Lewis began to write the letters in 1941 and published them weekly from May until November in the Anglican newspaper The Guardian, which paid him in total the equivalent of about fifteen hundred dollars for all of the letters. Lewis donated the earnings from his nonacademic books to religious charities, even during the years of war rationing, when he was short of money. He wrote out all of the letters longhand with pen and ink, because he never learned to type. Warnie typed the final draft manuscript that was sent to the publisher. Ordinarily, Lewis would have burned the handwritten pages after the typed pages were submitted, because he did not have room to keep them. Concerned that the Nazi bombardment of London might destroy the manuscript, however, Lewis kept the handwritten pages and sent them to a friend for safekeeping.

The letters were an immediate sensation. Many people started buying the newspaper just to read the letters. The London publisher Geoffrey Bles was convinced that if it could secure the rights to the letters, the company would have a best seller on its hands. The Screwtape Letters became one of Lewis’s best-known works of theological fantasy. First published in book form in February, 1942, in England and in 1943 in America, the first edition of two thousand copies sold out before they made it to bookstores. Geoffrey Bles reprinted the book eight times in 1942 alone. The Screwtape Letters subsequently sold millions of copies and inspired many people through its imaginative exploration of temptation and human weaknesses.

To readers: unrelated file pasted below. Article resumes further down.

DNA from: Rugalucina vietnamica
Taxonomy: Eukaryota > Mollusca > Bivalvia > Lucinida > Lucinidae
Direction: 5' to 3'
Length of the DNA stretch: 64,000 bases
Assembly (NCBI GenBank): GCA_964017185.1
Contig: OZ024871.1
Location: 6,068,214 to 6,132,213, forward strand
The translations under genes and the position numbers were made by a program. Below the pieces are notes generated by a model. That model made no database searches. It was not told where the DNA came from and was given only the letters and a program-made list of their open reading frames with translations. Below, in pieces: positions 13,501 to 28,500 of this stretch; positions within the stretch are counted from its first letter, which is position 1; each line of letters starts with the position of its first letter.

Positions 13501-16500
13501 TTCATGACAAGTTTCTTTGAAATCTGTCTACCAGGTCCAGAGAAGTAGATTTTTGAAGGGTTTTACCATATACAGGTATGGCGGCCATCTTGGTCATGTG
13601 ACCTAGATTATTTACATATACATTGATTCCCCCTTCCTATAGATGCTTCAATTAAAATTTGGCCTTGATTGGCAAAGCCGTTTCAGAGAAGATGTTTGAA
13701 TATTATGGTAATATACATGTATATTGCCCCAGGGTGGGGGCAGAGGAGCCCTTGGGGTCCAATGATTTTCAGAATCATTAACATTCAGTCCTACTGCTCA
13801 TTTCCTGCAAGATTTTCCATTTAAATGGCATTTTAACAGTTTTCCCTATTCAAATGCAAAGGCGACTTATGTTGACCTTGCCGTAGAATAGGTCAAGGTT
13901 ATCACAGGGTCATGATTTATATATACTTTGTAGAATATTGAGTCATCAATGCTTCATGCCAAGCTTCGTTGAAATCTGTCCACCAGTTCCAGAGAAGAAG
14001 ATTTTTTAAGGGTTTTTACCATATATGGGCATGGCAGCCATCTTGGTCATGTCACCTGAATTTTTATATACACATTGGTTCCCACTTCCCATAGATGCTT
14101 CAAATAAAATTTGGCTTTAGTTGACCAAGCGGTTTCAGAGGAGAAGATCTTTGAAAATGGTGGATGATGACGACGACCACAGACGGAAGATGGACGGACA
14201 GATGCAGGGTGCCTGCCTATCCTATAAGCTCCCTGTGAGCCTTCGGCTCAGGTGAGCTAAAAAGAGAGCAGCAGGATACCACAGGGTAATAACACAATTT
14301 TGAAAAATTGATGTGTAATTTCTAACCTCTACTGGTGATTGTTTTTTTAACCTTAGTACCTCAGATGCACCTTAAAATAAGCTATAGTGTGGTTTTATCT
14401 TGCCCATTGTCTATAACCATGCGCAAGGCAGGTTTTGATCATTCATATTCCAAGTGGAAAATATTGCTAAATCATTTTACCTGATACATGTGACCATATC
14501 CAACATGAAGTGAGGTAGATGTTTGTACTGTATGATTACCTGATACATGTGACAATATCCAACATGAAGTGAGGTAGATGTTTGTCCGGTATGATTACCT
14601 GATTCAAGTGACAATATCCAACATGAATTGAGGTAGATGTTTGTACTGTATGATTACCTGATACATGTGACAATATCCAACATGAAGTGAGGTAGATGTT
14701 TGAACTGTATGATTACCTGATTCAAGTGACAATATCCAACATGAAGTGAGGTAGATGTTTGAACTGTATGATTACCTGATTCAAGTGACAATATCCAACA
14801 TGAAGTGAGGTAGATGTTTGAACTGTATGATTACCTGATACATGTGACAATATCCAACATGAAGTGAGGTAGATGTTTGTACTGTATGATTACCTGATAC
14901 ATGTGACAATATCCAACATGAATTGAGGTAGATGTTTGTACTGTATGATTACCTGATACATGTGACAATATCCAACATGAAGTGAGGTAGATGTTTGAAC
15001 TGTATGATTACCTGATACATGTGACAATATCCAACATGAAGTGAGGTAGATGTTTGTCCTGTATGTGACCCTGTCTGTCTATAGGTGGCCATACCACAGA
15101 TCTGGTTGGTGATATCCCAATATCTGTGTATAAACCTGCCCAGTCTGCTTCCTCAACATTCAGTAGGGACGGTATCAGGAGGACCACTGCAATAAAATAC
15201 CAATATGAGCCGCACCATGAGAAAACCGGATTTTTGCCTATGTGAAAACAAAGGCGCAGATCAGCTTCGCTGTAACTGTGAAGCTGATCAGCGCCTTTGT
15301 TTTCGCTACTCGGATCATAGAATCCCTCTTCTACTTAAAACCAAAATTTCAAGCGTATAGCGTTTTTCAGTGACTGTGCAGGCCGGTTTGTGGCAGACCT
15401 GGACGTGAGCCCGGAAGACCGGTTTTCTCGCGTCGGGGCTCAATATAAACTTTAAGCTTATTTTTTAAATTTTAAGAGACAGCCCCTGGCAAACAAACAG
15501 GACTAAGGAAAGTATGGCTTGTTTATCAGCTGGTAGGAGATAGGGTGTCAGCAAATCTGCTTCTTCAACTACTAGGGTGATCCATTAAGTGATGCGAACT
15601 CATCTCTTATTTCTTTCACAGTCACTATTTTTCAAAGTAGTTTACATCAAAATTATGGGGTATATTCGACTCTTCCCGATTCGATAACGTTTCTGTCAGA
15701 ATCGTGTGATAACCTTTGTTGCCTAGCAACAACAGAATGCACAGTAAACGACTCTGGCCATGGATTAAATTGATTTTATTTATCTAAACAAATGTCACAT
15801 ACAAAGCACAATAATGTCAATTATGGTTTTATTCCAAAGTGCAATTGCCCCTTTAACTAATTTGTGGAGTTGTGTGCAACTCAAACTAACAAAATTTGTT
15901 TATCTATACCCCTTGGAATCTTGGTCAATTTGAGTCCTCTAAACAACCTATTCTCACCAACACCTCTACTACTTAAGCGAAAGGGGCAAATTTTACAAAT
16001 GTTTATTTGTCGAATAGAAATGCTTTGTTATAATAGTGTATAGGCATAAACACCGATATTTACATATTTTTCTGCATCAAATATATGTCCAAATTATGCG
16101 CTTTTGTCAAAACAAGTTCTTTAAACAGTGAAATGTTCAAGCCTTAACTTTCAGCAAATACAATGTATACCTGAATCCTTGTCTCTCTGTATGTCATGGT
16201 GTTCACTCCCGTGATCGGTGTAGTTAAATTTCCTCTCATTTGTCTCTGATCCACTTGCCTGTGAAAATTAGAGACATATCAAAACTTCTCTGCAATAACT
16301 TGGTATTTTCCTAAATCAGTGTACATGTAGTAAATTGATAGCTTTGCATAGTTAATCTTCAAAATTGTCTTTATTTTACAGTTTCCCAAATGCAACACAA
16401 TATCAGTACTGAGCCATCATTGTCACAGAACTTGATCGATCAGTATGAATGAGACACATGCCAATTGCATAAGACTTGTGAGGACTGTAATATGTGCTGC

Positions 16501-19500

The Screwtape Letters is a short book of thiry-one letters written from Screwtape—an experienced upper-level bureaucrat in Hell’s administrative structure—to Wormwood, a young apprentice devil trying to tempt his first client. The client is never given a name. Wormwood is instructed by Screwtape in the subtle strategies used to win a soul for Hell. The purpose of the book is to document how the typical human appears to the hierarchy of devils, bent on turning people away from God toward evil. Theology;in literature[literature]

The book had a tremendous impact, because Lewis did not use the cliché imagery of devils with pitchforks and burning lakes of fire in Hell. Instead, Lewis shifted the focus to the subtle temptations of pride, convenience, and false humility in normal, everyday interactions among people. Lewis wrote about small disturbances, prayer, getting along with neighbors, human personality, the causes of laughter, varieties of churches, and God’s love for humankind. The letters addressed many topics, such as the self-absorbed state of mind, hypocrisy, human fallacies, self-indulgence, distractions of modern life, and the peaks and valleys of human experience.